What unites Katherine Mansfield, Charlie Chaplin, Shakespeare, Rilke, Beethoven, Brexit, the present, the past, the north, the south, the east, the west, a man mourning lost times, a woman trapped in modern times? Spring. The great connective. With an eye to the migrancy of story over time and riffing on Pericles, Ali Smith tells the tale of an impossible time.
...as raw as this morning’s Twitter rant and as lasting and important as — and I say this neither lightly nor randomly — Ulysses ... Smith has always been sharp and brutal, and often funny, in her Kafkaesque moments — fruitless passport or loan applications, attempts to unsubscribe from emails — but when she skewers the inner workings of a bureaucracy that detains asylum seekers indefinitely, the tone rises correspondingly to the desperate laughter of gallows humor, the deadpan of the dead at heart ... Smith never physically describes the young Florence ... This shouldn’t work — what author gets away with a fundamentally foggy main character? — yet it does. Florence’s vagueness feels authentic and fundamental, self-protective, not as if Smith is using her as a symbol but (wonderfully) as if Florence is using us ... Spring slants more postmodern than its two predecessors ... Smith offers an excuse for those sections: They’ve been written in a notebook by the precocious Florence.It’s a shift in the novel’s framing that doesn’t quite work, and not just because 12 seems too young to have written these passages ... The overall work is still a marvelously manic patchwork ... That Smith manages to show things falling apart as well as some small center holding is to her great credit ... the defining, if baffling, literature of an indefinable and baffling era.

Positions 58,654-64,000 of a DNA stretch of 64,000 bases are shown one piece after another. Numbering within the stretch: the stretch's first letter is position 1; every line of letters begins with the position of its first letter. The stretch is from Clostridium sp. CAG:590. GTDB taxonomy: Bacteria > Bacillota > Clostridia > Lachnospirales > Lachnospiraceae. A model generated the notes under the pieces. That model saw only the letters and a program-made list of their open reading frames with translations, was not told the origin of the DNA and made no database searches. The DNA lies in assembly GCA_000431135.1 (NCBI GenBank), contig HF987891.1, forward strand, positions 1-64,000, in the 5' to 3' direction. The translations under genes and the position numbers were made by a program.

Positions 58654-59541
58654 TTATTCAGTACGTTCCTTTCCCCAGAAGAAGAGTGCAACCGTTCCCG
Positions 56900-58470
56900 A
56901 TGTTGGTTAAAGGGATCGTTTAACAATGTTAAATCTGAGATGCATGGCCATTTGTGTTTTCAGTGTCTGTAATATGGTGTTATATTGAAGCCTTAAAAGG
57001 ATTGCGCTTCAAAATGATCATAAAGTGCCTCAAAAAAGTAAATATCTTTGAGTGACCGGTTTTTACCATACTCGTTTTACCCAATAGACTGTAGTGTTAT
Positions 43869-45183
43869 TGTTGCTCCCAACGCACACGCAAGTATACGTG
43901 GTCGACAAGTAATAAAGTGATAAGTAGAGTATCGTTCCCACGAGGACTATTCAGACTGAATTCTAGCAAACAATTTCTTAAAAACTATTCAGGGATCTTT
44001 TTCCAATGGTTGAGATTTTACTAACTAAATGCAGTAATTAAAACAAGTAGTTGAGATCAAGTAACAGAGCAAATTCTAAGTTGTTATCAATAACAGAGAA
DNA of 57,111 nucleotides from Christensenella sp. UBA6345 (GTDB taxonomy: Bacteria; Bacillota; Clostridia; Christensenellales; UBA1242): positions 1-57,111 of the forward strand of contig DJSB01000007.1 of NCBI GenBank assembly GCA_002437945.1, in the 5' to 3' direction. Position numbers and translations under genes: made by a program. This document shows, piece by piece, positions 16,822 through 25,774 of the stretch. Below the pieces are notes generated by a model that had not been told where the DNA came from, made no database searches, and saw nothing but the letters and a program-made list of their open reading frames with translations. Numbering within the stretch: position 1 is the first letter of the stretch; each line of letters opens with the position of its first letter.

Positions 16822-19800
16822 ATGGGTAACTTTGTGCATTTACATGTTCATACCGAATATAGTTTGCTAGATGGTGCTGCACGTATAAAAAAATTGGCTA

Open Spring, and words erupt off the page, a wide-ranging rant of demands and wants, as if the tantrum of our political moment has found a voice. But then! Another voice rises, all-powerful Mother Earth promising, in spite of humanity’s puny mewling and intransigence, to once more bring green spring out of the deadly mess we’ve made. This is Ali Smith, the crazy-brilliant Scottish writer ... Chockfull of Smith’s joyous language, wordplay and aphorisms, snippets of pop songs and folktales, classical allusions and appreciations of artists from Rilke and Mansfield to the extraordinary cloud- and mountain-conjuring Tacita Dean, Spring is as fierce in its conviction and sure in its connections as that first, earthly voice that, after its vision of devastation, issues this promise: 'I’ll be the reason your own sap’s reviving. I’ll mainline the light to your veins.'
I love the brassy blast of [Smith's] outrage at the world's injustices and the drumbeat of her passion for the arts. This Scottish writer gravitates naturally to outsiders and really understands loss and grief. She takes a genuine interest in old people and what we can learn from them, but also sees hope for the future in smart young people. I love her clever wordplay, her insistence on the life-enhancing possibilities of love and decency, and her ability to compose artful literature that sings of both humanity's heart and heartbreaks. All of these qualities are on abundant display in Spring, the third volume of Smith's seasonal quartet ... Spring uncoils strikingly, like a vernal fern. It feels fresh even though Smith returns to so many of her familiar themes: the bleak contemporary political landscape, loss of a soul mate, fractured families, nature's seasonal clockwork, and references to a real artist (Tacita Dean this time) and a Shakespeare play ... Postcards crop up in this book like signposts, no mere ephemera. The initially puzzling inclusion of off-putting anti-immigrant rants will become clear with time. About such bloviating, Smith reminds us: 'Hot air rises and can not just carry us but help us rise above.' So can her novels.